The problems with Pennsylvania’s judicial elections took a national spotlight this week. The Friday night primetime PBS news show “Bill Moyers Journal” was devoted this past week to the question we’ve been asking for a long time:
How would you feel if you were in court and knew that the opposing lawyer [or party] had contributed money to the judge’s campaign fund?
The show’s response to the question posed sends a grave warning to the citizens of Pennsylvania and of other states that elect judges:
This is not an improbable hypothetical question, but could be a commonplace occurrence in the . . states where judges must raise money to campaign for their seats — often from people with business before the court.
Though many states have elected judges since their founding, in the past 30 years, judicial elections have morphed from low-key affairs to big money campaigns. From 1999-2008, judicial candidates raised $200.4 million, more than double the $85.4 million raised in the previous decade (1989-1998).
Because of the costs of running such a campaign, critics contend that judges have had to become politicians and fundraisers rather than jurists.
Friday’s show discusses the expected impact the recent Citizens United decision will have on judicial elections, and starts with a re-airing of the jaw-dropping 1999 investigation that focused on “justice for sale” in 3 states, Pennsylvania, Louisiana, and Texas. In what can best be described as tragic irony, the 1999 show began in Wilkes-Barre, Pennsylvania, ground-zero for the infamous Luzerne County courthouse scandal, and details the tortuous fundraising and campaign strategizing required to get a seat on the Luzerne County bench.
One of the judges whose campaign for election was profiled, Peter Paul Olszewski, was not retained for another term in the 2009 retention election, in large part because of his perceived association with Michael Conahan, now charged with masterminding the cash-for-kids scandal. The 1999 segment quoted a candidate who ended up losing her election:
VIRGINIA MURTHA COWLEY: What it has become is the ability to buy the seat. If you can- if you have a half a million dollars, you can basically go out there and get your name on T.V. so many times that you will have bought yourself a job for the rest of your life.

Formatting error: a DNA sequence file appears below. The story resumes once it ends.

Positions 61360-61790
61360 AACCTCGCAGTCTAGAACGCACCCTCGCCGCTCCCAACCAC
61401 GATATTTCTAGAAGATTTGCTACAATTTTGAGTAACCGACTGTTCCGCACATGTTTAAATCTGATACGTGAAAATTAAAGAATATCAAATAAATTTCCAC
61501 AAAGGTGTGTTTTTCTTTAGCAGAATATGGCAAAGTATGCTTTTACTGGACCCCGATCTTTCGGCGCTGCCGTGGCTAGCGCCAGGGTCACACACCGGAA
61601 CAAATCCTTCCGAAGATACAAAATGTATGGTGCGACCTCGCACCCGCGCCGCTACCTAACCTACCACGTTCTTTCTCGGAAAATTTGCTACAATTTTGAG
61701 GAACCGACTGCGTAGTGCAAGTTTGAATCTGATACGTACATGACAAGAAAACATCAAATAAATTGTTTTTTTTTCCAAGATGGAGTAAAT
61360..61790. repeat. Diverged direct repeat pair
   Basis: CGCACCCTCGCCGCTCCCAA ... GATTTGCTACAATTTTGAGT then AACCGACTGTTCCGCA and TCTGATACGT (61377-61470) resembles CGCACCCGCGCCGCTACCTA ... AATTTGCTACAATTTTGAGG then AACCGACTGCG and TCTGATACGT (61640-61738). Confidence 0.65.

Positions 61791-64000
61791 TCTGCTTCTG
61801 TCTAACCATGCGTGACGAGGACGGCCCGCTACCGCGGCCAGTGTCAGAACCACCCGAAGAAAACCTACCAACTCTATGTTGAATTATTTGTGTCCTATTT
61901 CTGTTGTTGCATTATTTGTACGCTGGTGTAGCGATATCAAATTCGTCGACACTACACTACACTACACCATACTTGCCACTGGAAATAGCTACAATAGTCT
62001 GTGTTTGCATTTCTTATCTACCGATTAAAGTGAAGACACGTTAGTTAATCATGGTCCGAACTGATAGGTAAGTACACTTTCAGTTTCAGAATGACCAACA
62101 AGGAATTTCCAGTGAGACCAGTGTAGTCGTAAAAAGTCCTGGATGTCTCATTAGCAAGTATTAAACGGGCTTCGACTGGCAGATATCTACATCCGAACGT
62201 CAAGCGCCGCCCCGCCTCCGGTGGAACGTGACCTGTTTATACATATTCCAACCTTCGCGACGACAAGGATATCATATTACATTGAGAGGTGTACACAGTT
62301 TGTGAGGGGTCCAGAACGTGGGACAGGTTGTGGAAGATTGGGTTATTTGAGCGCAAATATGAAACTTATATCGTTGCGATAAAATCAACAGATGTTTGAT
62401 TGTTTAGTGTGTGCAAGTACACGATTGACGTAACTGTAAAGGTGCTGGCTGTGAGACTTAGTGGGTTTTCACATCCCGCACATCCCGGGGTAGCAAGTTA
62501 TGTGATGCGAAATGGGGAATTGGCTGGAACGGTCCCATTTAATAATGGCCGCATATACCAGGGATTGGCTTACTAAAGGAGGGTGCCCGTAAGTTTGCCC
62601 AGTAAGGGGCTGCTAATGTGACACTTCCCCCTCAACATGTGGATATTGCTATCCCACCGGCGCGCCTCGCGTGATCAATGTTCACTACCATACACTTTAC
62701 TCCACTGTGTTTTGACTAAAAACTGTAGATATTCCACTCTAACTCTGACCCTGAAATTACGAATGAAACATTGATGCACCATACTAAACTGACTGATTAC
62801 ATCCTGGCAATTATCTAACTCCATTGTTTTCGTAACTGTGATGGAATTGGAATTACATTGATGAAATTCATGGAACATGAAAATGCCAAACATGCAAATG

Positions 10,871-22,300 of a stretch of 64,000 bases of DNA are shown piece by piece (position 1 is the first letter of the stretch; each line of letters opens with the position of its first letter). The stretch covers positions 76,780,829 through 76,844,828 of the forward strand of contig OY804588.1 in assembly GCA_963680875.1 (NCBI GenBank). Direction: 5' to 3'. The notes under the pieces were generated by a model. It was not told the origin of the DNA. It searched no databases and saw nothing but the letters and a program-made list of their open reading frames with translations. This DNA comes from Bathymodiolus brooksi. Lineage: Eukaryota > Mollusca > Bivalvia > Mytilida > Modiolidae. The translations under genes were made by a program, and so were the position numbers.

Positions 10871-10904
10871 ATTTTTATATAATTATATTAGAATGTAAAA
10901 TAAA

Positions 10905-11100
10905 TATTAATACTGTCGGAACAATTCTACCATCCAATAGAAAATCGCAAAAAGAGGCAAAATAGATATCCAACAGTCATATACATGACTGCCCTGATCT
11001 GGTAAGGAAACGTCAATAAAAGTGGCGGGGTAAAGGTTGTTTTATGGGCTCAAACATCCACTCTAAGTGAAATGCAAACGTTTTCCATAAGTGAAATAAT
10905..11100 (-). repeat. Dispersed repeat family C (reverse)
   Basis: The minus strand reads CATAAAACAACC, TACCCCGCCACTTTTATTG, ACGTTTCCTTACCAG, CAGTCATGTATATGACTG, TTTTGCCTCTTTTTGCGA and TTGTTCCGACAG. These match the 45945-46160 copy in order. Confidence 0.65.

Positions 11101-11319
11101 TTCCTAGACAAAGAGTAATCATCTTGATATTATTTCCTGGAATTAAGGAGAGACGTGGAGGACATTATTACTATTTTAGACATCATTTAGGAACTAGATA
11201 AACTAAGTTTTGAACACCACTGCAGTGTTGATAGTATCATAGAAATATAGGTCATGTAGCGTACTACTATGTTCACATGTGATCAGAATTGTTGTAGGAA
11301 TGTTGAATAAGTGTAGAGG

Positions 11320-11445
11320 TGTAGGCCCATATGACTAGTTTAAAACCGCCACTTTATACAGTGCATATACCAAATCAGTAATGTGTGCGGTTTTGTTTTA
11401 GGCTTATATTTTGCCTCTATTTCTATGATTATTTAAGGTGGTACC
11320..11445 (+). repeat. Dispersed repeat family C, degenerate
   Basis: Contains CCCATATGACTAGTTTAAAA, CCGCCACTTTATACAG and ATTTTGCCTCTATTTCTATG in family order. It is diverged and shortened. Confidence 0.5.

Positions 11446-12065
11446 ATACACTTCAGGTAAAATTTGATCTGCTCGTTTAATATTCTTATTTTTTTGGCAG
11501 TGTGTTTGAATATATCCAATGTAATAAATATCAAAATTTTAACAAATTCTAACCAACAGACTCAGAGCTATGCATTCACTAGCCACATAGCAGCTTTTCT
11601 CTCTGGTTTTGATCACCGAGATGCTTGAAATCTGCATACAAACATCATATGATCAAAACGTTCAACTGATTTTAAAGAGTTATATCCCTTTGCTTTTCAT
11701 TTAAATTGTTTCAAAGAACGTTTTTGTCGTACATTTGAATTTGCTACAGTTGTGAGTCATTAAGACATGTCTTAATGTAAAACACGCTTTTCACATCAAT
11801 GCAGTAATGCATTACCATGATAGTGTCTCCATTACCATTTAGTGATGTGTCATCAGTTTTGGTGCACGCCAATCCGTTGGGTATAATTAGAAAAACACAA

BILL MOYERS: True enough, the winners for the two open seats are the candidates who raised the most money and made the most expensive T.V. commercials. It’s a system that disturbs even the winning media consultant.
This system surely can only further erode the confidence of Luzerne County and Pennsylvania citizens who have seen first-hand the corrosive influence of money on judicial conduct.
The full transcript of Friday’s show is available in three parts, here, here and here. The latest numbers in Pennsylvania, which the show’s website attributed to Pennsylvanians for Modern Courts, reflect that a record amount of money was spent on the latest race for a seat on the Commonwealth’s highest court.
The show helps make apparent why electing judges is so problematic: unlike other public officials, judges have to resolve disputes between parties on a daily basis. The expectation is that the judges will be completely impartial and fair to both sides. But when they are forced to raise money to get their seats, and when that money inevitably comes in from the very parties that appear before those judges, the public has a hard time believing that the justice being delivered is not influenced by that money.
The solution other states have found, that we believe Pennsylvania needs to implement, is to select judges based on merit, not fundraising abilities or other factors unrelated to a candidate’s qualifications as an impartial jurist.
BILL MOYERS: Do you think that [Justice O’Connor’s] idea of merit selection for judges, that somehow the governors of the state, with the help of disinterested parties, would pick a group of candidates for the State Supreme Court, do you think merit selection is viable?
JEFFREY TOOBIN: Yeah. And it works well in a lot of states. . . . Nothing’s perfect. But when you have bipartisan groups of people, screenings, or even governors alone picking judges, it almost invariably produces a better, fairer, more qualified, less partisan judiciary than when voters do it.
The problem is not that voters can’t make good decisions; it’s that the process of electing judges is a system that values fundraising and campaigning above qualifiscations. And in that kind of system, it’s very hard to cut through the rhetoric and soundbytes to get the information you need to make a good decision.
Tags: Bill Moyers
, Citizens United
, Jeffrey Toobin
, Justice Sandra Day O'Connor
, Luzerne County